An experimental digital distributed transmission system (DTX) is about ready to go on-the-air in Pennsylvania to bring television service to areas previously underserved by Penn State Public Broadcasting.
WPSX’ experimental DTX transmitter will help the station provide service to State College, Pa. (Photo courtesy of the Merrill Weiss Group 2002)
WPSX-TV in University Park, Pa., is about to put the primary and first DTX transmitter of a four-transmitter system on-the-air, bringing digital television service to State College, Pa. Seeking to avoid the difficulty of gaining permission to erect a 1,000-foot tower to deliver service to the geographically challenged communities of State College, Altoona and Johnstown and exhausting all other possibilities, consultant Merrill Weiss of Merrill Weiss Group suggested DTX as an acceptable alternative.
Designing the system around a main 800kW transmitter and three DTX transmitters –one 50kW ERP transmitter in Clearfield, Pa., and two 25kW ERP to be installed elsewhere later- Weiss and WPSX were able to overcome hurdles imposed by geography and design a system that provides full coverage of State College with DTV service.
Currently, WPSX is operating the main transmitter and putting power into a dummy load at the DTX transmitter site in Clearfield, Pa. According to Weiss, the DTX portion of the transmission system is ready for use, and the only thing preventing it from going on air is work being done on other parts of the system.
The concept of DTX is proposed and embodied in the ATSC CS/110A specification for synchronization of multiple transmitters emitting trellis-coded 8-VSB signals. In a nutshell, DTX provides for multiple transmitters to simultaneously broadcast a digital television signal to enhance signal strength. It is believed that in so doing, DTX will allow many DTV viewers to use a set-top antenna instead of the directional reception antenna envisioned by DTV system planners.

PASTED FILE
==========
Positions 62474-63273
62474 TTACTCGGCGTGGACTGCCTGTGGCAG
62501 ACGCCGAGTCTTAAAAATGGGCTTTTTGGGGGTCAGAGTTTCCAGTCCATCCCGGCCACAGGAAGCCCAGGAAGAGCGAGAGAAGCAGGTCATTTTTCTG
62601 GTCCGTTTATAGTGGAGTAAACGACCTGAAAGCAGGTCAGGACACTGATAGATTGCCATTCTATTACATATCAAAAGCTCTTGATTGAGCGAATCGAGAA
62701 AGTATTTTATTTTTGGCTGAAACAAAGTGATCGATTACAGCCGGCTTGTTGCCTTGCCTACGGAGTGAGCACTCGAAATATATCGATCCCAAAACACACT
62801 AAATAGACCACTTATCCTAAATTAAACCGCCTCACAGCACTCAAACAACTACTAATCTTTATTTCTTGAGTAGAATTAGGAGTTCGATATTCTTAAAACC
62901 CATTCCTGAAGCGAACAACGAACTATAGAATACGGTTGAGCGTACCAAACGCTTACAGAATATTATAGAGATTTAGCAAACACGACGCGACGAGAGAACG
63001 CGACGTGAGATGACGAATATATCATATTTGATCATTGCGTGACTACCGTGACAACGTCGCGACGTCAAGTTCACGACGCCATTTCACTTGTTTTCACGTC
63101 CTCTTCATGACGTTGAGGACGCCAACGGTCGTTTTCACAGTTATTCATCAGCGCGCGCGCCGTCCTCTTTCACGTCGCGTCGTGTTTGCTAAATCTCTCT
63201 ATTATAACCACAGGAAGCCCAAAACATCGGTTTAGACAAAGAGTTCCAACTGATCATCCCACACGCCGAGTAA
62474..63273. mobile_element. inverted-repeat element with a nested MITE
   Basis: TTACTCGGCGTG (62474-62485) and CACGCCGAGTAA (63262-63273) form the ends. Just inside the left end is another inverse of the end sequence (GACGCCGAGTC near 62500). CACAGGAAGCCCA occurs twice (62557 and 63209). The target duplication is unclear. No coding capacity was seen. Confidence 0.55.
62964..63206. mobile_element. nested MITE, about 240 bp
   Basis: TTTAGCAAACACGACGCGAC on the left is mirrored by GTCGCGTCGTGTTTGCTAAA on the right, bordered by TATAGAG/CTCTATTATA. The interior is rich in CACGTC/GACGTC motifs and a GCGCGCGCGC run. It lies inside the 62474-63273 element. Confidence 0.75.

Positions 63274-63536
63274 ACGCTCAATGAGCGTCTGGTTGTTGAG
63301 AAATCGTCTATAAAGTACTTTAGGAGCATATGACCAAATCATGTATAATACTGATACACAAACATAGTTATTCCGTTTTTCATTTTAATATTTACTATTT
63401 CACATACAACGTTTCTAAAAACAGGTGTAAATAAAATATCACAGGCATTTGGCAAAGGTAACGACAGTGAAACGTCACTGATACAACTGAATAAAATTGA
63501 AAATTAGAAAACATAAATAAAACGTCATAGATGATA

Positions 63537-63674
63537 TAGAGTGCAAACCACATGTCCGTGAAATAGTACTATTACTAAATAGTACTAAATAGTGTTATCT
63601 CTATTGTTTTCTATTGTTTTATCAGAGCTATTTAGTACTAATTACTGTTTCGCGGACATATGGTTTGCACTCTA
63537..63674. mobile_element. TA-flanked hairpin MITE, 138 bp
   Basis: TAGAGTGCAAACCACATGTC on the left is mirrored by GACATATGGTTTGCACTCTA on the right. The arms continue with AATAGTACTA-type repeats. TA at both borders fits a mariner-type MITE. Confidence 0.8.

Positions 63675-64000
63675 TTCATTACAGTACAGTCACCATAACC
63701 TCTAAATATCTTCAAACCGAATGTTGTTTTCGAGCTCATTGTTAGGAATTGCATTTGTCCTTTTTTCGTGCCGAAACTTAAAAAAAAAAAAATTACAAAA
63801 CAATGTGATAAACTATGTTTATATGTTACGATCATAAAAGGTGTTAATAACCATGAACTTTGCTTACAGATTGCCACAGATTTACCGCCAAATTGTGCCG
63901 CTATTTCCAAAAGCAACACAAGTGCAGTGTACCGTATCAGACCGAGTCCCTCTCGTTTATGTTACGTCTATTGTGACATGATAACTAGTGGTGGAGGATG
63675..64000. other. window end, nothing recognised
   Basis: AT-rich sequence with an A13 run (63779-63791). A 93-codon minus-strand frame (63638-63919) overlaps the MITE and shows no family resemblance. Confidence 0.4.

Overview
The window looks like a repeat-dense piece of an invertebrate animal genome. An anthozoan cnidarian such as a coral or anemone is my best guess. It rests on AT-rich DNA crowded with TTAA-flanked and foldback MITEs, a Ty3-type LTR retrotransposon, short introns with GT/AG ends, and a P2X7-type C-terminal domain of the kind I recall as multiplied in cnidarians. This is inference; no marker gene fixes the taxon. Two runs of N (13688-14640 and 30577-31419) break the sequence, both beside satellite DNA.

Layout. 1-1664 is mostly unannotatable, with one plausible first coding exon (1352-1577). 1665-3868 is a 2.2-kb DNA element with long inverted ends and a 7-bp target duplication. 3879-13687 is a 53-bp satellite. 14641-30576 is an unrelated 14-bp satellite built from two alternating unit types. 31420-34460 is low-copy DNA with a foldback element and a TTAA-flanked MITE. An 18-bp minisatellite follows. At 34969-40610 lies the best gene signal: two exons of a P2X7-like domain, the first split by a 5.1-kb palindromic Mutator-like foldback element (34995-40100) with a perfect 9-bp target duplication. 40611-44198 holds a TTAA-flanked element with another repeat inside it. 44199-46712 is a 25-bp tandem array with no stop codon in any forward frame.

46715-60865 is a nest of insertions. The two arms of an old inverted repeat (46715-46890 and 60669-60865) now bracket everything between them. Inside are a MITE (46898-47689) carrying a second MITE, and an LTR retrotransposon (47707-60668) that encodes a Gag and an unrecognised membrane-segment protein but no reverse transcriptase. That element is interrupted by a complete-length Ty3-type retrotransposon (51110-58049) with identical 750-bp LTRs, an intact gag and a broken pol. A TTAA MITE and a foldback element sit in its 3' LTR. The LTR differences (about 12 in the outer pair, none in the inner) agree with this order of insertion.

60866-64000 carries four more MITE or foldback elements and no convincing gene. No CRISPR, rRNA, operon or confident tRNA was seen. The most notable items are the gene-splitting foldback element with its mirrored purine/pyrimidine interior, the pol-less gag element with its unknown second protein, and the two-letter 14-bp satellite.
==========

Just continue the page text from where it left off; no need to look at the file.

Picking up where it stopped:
Digital DTX transmission is intended to enhance signal strength by providing for multiple transmitters in a system. (Photo courtesy of the Merrill Weiss Group 2002)
The challenge of designing a DTX system is to minimize a DTV receiver’s reception window –delay spread- of simultaneously broadcasted DTV signals to the ghost tolerance of the receiver’s adaptive filters. To a large degree, this tolerance will determine the maximum allowable distance between signal sources.
WPSX’ experimentally licensed DTX transmitter site in Clearfield takes advantage of some terrain shielding in the State College area to eliminate possible signal interference outside tolerable levels, so it was a natural for DTX, according to Weiss.
Currently, the other two DTX transmission sites are unfunded. Weiss added that by time WPSX has funding, DTX may be an approved standard not requiring an experimental license from the FCC.
For more information on the proposed ATSC CS110A standard, visit: http://www.atsc.org/standards/cs_documents/cs_110a.pdf.
Back to the top